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Environ Pollut. 2014 Oct;193:71-78. doi: 10.1016/j.envpol.2014.06.019. Epub 2014 Jul 7.

Improvements in pollutant monitoring: optimizing silicone for co-deployment with polyethylene passive sampling devices.

Author information

1
Oregon State University, Department of Environmental and Molecular Toxicology, 1007 Agriculture & Life Sciences Building, Corvallis, OR 97331, USA. Electronic address: oconnels@onid.oregonstate.edu.
2
Oregon State University, Department of Environmental and Molecular Toxicology, 1007 Agriculture & Life Sciences Building, Corvallis, OR 97331, USA. Electronic address: melissa.mccartney@oregonstate.edu.
3
Oregon State University, Department of Environmental and Molecular Toxicology, 1007 Agriculture & Life Sciences Building, Corvallis, OR 97331, USA. Electronic address: paulikl@onid.oregonstate.edu.
4
Oregon State University, Department of Environmental and Molecular Toxicology, 1007 Agriculture & Life Sciences Building, Corvallis, OR 97331, USA. Electronic address: sarah.allan@noaa.gov.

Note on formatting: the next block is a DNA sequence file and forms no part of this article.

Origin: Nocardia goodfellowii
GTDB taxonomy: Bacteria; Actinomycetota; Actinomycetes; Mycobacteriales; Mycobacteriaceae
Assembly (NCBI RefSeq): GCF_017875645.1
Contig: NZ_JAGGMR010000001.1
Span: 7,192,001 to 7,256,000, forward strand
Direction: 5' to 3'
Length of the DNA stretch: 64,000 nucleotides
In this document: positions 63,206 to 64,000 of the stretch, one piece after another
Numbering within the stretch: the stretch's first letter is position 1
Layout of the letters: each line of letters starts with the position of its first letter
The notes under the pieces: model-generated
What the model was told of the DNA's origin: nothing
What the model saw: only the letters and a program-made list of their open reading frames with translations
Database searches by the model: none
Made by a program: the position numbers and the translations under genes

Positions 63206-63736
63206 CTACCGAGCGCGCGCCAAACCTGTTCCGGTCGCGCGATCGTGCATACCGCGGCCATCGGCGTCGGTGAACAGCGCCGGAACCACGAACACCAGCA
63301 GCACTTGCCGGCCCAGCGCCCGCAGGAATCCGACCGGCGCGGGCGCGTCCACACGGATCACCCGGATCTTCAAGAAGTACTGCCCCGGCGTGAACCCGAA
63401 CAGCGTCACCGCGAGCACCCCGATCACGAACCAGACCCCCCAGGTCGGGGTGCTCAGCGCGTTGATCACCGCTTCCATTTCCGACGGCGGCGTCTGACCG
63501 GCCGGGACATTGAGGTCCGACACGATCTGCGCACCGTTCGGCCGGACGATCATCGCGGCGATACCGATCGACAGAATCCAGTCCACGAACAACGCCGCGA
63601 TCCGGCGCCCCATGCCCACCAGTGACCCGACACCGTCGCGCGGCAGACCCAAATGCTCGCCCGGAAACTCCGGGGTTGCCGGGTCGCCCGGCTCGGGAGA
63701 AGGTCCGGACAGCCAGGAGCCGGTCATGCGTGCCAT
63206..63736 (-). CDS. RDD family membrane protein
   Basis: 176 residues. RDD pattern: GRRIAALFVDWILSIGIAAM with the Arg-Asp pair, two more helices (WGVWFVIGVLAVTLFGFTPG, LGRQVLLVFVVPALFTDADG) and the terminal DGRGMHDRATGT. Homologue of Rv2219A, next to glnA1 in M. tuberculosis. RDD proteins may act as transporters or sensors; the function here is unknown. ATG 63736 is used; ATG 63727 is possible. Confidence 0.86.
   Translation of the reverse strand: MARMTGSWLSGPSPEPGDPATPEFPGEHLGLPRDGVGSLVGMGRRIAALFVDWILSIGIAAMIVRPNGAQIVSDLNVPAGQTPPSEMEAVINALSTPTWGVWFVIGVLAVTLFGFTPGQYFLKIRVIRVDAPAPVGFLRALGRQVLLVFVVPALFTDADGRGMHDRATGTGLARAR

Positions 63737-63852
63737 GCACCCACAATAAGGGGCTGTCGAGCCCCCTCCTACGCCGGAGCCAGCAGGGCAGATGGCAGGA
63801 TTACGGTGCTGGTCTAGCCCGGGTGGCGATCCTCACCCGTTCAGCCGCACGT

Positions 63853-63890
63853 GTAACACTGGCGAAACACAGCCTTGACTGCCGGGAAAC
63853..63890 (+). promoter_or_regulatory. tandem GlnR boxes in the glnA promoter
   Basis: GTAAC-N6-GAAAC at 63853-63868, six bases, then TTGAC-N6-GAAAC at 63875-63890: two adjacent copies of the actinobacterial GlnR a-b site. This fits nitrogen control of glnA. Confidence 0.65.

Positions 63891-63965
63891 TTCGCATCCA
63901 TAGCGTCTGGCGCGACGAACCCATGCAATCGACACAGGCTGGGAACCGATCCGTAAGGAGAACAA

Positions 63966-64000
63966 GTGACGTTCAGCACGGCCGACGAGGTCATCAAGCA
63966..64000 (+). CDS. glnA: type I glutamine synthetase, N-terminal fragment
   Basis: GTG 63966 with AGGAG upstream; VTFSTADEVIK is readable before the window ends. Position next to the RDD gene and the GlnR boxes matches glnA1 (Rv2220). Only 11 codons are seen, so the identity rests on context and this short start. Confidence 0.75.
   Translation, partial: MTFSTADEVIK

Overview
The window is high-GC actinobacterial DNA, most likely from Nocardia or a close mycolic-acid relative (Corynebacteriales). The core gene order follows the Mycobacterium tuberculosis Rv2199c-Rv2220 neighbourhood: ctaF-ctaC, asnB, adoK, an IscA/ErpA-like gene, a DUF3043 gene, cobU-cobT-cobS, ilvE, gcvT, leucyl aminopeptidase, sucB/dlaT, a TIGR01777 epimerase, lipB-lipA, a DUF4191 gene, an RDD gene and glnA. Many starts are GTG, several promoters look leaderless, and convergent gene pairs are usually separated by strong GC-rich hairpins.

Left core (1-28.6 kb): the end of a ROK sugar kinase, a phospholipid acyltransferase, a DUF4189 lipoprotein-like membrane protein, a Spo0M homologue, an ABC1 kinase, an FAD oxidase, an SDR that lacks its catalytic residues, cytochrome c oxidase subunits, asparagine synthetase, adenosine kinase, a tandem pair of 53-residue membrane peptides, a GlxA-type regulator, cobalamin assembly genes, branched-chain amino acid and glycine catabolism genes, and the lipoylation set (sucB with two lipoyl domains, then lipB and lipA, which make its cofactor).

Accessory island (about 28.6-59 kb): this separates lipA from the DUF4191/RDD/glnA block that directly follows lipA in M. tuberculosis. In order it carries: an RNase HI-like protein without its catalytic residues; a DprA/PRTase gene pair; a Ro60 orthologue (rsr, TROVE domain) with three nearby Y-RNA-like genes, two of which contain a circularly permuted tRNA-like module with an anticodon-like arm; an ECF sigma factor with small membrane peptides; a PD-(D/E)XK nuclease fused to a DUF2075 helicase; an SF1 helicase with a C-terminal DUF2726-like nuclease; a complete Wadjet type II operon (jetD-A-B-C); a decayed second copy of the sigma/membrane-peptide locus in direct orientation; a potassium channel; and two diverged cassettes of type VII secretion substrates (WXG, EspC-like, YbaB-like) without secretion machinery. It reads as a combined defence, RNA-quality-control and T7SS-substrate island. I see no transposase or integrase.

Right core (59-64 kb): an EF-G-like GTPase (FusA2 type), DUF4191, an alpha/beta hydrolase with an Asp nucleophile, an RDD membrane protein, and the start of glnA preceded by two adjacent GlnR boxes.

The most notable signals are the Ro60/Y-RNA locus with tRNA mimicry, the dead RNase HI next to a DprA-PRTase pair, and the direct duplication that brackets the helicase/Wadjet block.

5
Oregon State University, Department of Environmental and Molecular Toxicology, 1007 Agriculture & Life Sciences Building, Corvallis, OR 97331, USA. Electronic address: tidwelll@onid.oregonstate.edu.
6
Oregon State University, Department of Environmental and Molecular Toxicology, 1007 Agriculture & Life Sciences Building, Corvallis, OR 97331, USA. Electronic address: glenn.wilson@oregonstate.edu.
7
Oregon State University, Department of Environmental and Molecular Toxicology, 1007 Agriculture & Life Sciences Building, Corvallis, OR 97331, USA. Electronic address: kim.anderson@oregonstate.edu.

Abstract

Sequestering semi-polar compounds can be difficult with low-density polyethylene (LDPE), but those pollutants may be more efficiently absorbed using silicone. In this work, optimized methods for cleaning, infusing reference standards, and polymer extraction are reported along with field comparisons of several silicone materials for polycyclic aromatic hydrocarbons (PAHs) and pesticides. In a final field demonstration, the most optimal silicone material is coupled with LDPE in a large-scale study to examine PAHs in addition to oxygenated-PAHs (OPAHs) at a Superfund site. OPAHs exemplify a sensitive range of chemical properties to compare polymers (log Kow 0.2-5.3), and transformation products of commonly studied parent PAHs. On average, while polymer concentrations differed nearly 7-fold, water-calculated values were more similar (about 3.5-fold or less) for both PAHs (17) and OPAHs (7). Individual water concentrations of OPAHs differed dramatically between silicone and LDPE, highlighting the advantages of choosing appropriate polymers and optimized methods for pollutant monitoring.

KEYWORDS:

OPAHs; Oxygenated-PAHs; PAHs; Passive sampling; Pesticides; Polyethylene; Silicone

PMID:
25009960
PMCID:
PMC4140445
DOI:
10.1016/j.envpol.2014.06.019
[Indexed for MEDLINE]
Free PMC Article

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